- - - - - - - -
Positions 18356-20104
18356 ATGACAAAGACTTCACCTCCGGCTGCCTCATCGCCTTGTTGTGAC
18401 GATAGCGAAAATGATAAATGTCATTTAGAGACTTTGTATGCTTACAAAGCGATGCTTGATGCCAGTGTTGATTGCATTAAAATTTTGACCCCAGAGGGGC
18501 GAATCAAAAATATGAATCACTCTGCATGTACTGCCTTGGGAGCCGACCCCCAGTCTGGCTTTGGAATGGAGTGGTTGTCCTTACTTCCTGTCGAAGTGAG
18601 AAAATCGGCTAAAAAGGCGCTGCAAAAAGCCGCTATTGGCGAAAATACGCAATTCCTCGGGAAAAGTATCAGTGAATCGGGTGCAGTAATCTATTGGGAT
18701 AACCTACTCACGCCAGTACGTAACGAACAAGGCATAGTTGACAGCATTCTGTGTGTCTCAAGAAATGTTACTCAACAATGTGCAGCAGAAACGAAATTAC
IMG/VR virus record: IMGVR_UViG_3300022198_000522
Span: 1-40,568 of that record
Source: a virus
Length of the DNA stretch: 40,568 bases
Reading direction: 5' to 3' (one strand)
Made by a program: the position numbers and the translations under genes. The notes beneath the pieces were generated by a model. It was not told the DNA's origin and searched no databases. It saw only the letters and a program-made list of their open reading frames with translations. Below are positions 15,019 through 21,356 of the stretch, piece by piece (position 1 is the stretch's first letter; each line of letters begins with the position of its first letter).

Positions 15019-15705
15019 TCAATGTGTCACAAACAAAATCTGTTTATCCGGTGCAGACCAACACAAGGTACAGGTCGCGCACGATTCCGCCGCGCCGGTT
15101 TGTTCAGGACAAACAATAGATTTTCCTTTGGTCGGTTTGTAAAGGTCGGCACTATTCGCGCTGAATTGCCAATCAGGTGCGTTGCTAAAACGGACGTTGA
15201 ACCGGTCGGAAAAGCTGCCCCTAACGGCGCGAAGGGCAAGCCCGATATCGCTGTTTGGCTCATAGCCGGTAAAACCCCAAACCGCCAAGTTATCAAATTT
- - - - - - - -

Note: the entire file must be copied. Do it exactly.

Positions 18356-20104
18356 ATGACAAAGACTTCACCTCCGGCTGCCTCATCGCCTTGTTGTGAC
18401 GATAGCGAAAATGATAAATGTCATTTAGAGACTTTGTATGCTTACAAAGCGATGCTTGATGCCAGTGTTGATTGCATTAAAATTTTGACCCCAGAGGGGC
18501 GAATCAAAAATATGAATCACTCTGCATGTACTGCCTTGGGAGCCGACCCCCAGTCTGGCTTTGGAATGGAGTGGTTGTCCTTACTTCCTGTCGAAGTGAG
18601 AAAATCGGCTAAAAAGGCGCTGCAAAAAGCCGCTATTGGCGAAAATACGCAATTCCTCGGGAAAAGTATCAGTGAATCGGGTGCAGTAATCTATTGGGAT
18701 AACCTACTCACGCCAGTACGTAACGAACAAGGCATAGTTGACAGCATTCTGTGTGTCTCAAGAAATGTTACTCAACAATGTGCAGCAGAAACGAAATTAC
IMG/VR virus record: IMGVR_UViG_3300022198_000522
Span: 1-40,568 of that record
Source: a virus
Length of the DNA stretch: 40,568 bases
Reading direction: 5' to 3' (one strand)
Made by a program: the position numbers and the translations under genes. The notes beneath the pieces were generated by a model. It was not told the DNA's origin and searched no databases. It saw only the letters and a program-made list of their open reading frames with translations. Below are positions 15,019 through 21,356 of the stretch, piece by piece (position 1 is the stretch's first letter; each line of letters begins with the position of its first letter).

Positions 15019-15705
15019 TCAATGTGTCACAAACAAAATCTGTTTATCCGGTGCAGACCAACACAAGGTACAGGTCGCGCACGATTCCGCCGCGCCGGTT
15101 TGTTCAGGACAAACAATAGATTTTCCTTTGGTCGGTTTGTAAAGGTCGGCACTATTCGCGCTGAATTGCCAATCAGGTGCGTTGCTAAAACGGACGTTGA
15201 ACCGGTCGGAAAAGCTGCCCCTAACGGCGCGAAGGGCAAGCCCGATATCGCTGTTTGGCTCATAGCCGGTAAAACCCCAAACCGCCAAGTTATCAAATTT